Intercalative ion-exchange route to amino acid layered double hydroxide nanohybrids and their sorption properties

Choi, Goeun, Yang, Jae-Hun, Park, Ga-Yong, Vinu, Ajayan, Elzatahry, Ahamd, Yo, Chul Hyun and Choy, Jin-Ho (2015) Intercalative ion-exchange route to amino acid layered double hydroxide nanohybrids and their sorption properties. European Journal of Inorganic Chemistry, 6: 925-930. doi:10.1002/ejic.201403115


Author Choi, Goeun
Yang, Jae-Hun
Park, Ga-Yong
Vinu, Ajayan
Elzatahry, Ahamd
Yo, Chul Hyun
Choy, Jin-Ho
Title Intercalative ion-exchange route to amino acid layered double hydroxide nanohybrids and their sorption properties
Journal name European Journal of Inorganic Chemistry   Check publisher's open access policy
ISSN 1099-0682
Publication date 2015-02
Year available 2015
Sub-type Article (original research)
DOI 10.1002/ejic.201403115
Open Access Status
Issue 6
Start page 925
End page 930
Total pages 6
Place of publication Wiley
Publisher Weinheim, Germany
Collection year 2016
Language eng
Formatted abstract
A soft chemical route to amino acid layered double hydroxide (LDH) nanohybrids was demonstrated on the basis of an intercalative ion-exchange reaction. Two different amino acids, phenylalanine and glutamic acid, were intercalated and stabilized in the interlayer space of a 2-dimensional double hydroxide lattice by electrostatic interaction. An attempt was also made to understand the effect of the intracrystalline structure of the amino acid in the LDH on the specific surface area, porosity, and gas sorption properties of the hybrid. According to the X-ray diffraction analysis, the basal spacings of LDH intercalated with phenylalanine and LDH intercalated with glutamic acid were expanded to 1.80 and 1.22 nm, respectively, relative to that of the pristine Mg2Al-NO3-LDH (0.88 nm), which indicates that amino acid molecules were successfully intercalated into the LDH. Fourier transform infrared spectra for both samples confirmed that the carboxylic acid group in the amino acid is anionic carboxylate under basic conditions and it eventually interacts with the positively charged LDH surface. From N2 adsorption/desorption analysis, the BET specific surface area of the LDH intercalated with phenylalanine was found to be twice as large as that for the LDH intercalated with glutamic acid. However, the CO2 adsorption capacity of the former was determined to be three times more enhanced than that of the latter, due to an enhanced specific surface area and effective amine sites to form carbamates.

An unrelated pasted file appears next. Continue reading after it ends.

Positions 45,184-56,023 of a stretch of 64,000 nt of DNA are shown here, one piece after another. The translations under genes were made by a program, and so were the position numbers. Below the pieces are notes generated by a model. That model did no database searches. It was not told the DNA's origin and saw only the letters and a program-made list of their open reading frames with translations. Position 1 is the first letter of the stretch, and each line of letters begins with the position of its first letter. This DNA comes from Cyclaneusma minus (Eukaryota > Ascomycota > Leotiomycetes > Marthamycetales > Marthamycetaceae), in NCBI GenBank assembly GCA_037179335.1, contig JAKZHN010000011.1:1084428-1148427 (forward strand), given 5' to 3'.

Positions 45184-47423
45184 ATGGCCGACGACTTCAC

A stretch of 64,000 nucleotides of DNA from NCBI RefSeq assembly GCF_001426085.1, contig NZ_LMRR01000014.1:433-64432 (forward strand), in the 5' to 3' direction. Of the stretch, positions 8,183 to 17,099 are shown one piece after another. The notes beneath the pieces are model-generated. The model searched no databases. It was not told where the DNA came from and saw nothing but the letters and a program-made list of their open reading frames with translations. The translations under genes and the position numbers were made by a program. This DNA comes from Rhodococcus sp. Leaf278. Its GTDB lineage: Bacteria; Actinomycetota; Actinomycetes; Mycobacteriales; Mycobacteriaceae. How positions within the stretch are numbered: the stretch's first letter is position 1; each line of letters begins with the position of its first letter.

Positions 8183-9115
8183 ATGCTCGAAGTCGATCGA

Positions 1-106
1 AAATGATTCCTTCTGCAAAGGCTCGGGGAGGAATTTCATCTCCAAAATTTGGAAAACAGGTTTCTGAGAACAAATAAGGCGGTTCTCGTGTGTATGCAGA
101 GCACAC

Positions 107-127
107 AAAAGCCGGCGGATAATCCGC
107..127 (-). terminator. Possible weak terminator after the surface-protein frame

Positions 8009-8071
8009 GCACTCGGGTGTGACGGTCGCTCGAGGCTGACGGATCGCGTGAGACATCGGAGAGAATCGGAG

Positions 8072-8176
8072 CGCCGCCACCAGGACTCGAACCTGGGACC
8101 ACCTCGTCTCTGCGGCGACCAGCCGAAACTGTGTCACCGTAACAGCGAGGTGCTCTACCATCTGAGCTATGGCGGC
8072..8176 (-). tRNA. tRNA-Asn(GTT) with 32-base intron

Keyword Amino acids
Layered compounds
Intercalations
CO2 adsorption
Q-Index Code C1
Q-Index Status Confirmed Code
Institutional Status UQ

Document type: Journal Article
Sub-type: Article (original research)
Collections: Official 2016 Collection
Australian Institute for Bioengineering and Nanotechnology Publications
 
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